Birmingham, AL — In May 2015, officer Daniel Aguirre was given a Combat Cross Medal after he said in a police report that he successfully fended off a struggle in which he and his partner were in danger. However, someone on the inside leaked Dashcam footage showing Aquirre shooting a man in the back as he lay prostrate on his hands and knees. Still, Birmingham police charged their victim, Aubrey Williams, with attempted murder.
But, last week, after spending more than a year in jail for a crime he never committed, the Jefferson County District Attorney’s Office finally showed a semblance of logic and dropped the charges against Williams.
“After an extensive review of all the evidence in this case, the state is unable to meet the burden of proof beyond a reasonable doubt,” according to the press release issued by the Jefferson County District Attorney’s office late Friday.
“This man stayed in jail for more than a year and a half on some trumped up charges by these Birmingham police officers,” Anthony said. “Not all police officers are bad, but when they make a mistake they should own up to it,” he said, according to AL.com.
According to the entirely fabricated police report, Aguirre began to struggle with a man named Aubrey Williams who pulled a gun and pointed it at his partner officer Richard Haluska. When he ordered the man to drop his gun, the suspect then pointed his gun at Aguirre. Aguirre fired and struck the suspect.
Newspapers reported on it, and the local media hailed Aguirre as a hero. However, the dashcam video of the incident was released in November that contradicted Aquirre’s claims. Immediately after the dashcam was released, Aguirre was stripped of his medal. However, the department still pursued murder charges against a man innocent of murder — and neither of the cops was disciplined for lying.
On April 24, 2014, Aguirre and Haluska were in search of suspects involved in a robbery when they encountered Aubrey Williams and Devon Brown. That much of the story is true.
But the dashcam video shows what really happened after the encounter. A struggle ensued and Haluska had Brown under control when Aquirre approached Williams, who was on his hands and knees.
Aguirre then unnecessarily feared for his life and fired two rounds into a man complying with his orders, on his hands and knees.
Williams wasn’t pointing the gun at anyone, and the department had to have known this, but they gave Aguirre the award anyway.
The dashcam was leaked to AL.com from a confidential source inside the department. After it had been posted on their website, the department had no choice but to issue a statement saying they are taking back the award.
“In regards to the officer involved shooting that took place on April 24, 2014, the award is rescinded until further review by the Awards Committee,” said Officer Lt. Sean Edwards at 10:57 p.m. last November.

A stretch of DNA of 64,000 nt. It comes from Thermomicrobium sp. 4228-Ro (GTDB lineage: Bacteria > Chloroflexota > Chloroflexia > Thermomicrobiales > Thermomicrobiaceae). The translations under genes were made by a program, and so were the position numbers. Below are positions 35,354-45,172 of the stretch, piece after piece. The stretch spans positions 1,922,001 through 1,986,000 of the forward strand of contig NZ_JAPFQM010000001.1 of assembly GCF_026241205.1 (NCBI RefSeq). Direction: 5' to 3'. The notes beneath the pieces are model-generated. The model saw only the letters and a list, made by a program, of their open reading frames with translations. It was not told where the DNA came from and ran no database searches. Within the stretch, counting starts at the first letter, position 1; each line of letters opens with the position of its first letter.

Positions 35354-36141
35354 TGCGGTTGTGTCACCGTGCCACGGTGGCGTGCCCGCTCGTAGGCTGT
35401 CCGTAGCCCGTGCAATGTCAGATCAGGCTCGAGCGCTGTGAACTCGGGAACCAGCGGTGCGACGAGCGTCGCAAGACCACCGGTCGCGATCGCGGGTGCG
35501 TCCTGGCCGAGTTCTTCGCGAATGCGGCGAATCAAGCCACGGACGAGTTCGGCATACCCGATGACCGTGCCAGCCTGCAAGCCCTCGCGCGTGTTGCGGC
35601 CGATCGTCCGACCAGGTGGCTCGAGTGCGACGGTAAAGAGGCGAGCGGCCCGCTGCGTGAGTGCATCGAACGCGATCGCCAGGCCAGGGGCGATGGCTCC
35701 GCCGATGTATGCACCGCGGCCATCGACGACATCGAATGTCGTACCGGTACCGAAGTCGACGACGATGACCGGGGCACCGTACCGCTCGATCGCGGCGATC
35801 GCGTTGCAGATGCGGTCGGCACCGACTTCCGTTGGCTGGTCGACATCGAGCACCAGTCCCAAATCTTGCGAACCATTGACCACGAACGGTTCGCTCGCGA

According to Anthony, Williams even told officers he was carrying the gun.
“We have been in communication with the DA’s Office throughout this entire process,” Edwards stated in an email to AL.com. “We do understand with Alabama being an open carry state there will be times when officers may use force without any subsequent criminal charges.”
“When you look at the video and different statements given by police officers it should never have been brought,” Emory stated in regards to the murder case. “There was never any evidence that Aubrey Williams pulled a gun or pointed a gun at the police officers.”
Instead of an award ceremony, there should have been an investigation. A man was shot twice as he was laying on the ground, and there was video showing that he may not have been an actual threat to the officers at the time. At the very least, an inquiry by the department was warranted…..but that never happened.
Instead, a police department knowingly went along with a false narrative and perpetuated a lie and charged their victim with attempted murder.
Aguirre’s attorney issued a statement to AL.com on Saturday.
“Officer Aguirre stands firm on the justification for having to use lethal force in this instance,” Aguirre’s attorney, Scott Morro, stated. “Officers are called upon to make split second decision with regard to their own safety and the safety of others. Ultimately those who decide to prosecute or not do so after scrutinizing much more information then what the officer on the scene has. Officer Aguirre has no control over those prosecuting decisions.”
“Any suggestion by anyone that officer Aguirre is a “bad cop” is completely and utterly false and defamatory,” Morro wrote.
Apparently, according to Morro, ‘good cops’ lie on police reports and receive medals for shooting non-threatening men in the back.
“This video provides evidence that Police Officer Daniel Aguirre shot Aubrey Williams twice despite the fact that Williams was on his hands and knees and not in a position to fire a weapon,” Frank James Matthews of the Outcast Voters League said in a statement in November. “It is clear that the Birmingham Police Department attempted to prevent the release of this footage, and it seems that Officer Aguirre’s actions were rewarded based on outright lies.”
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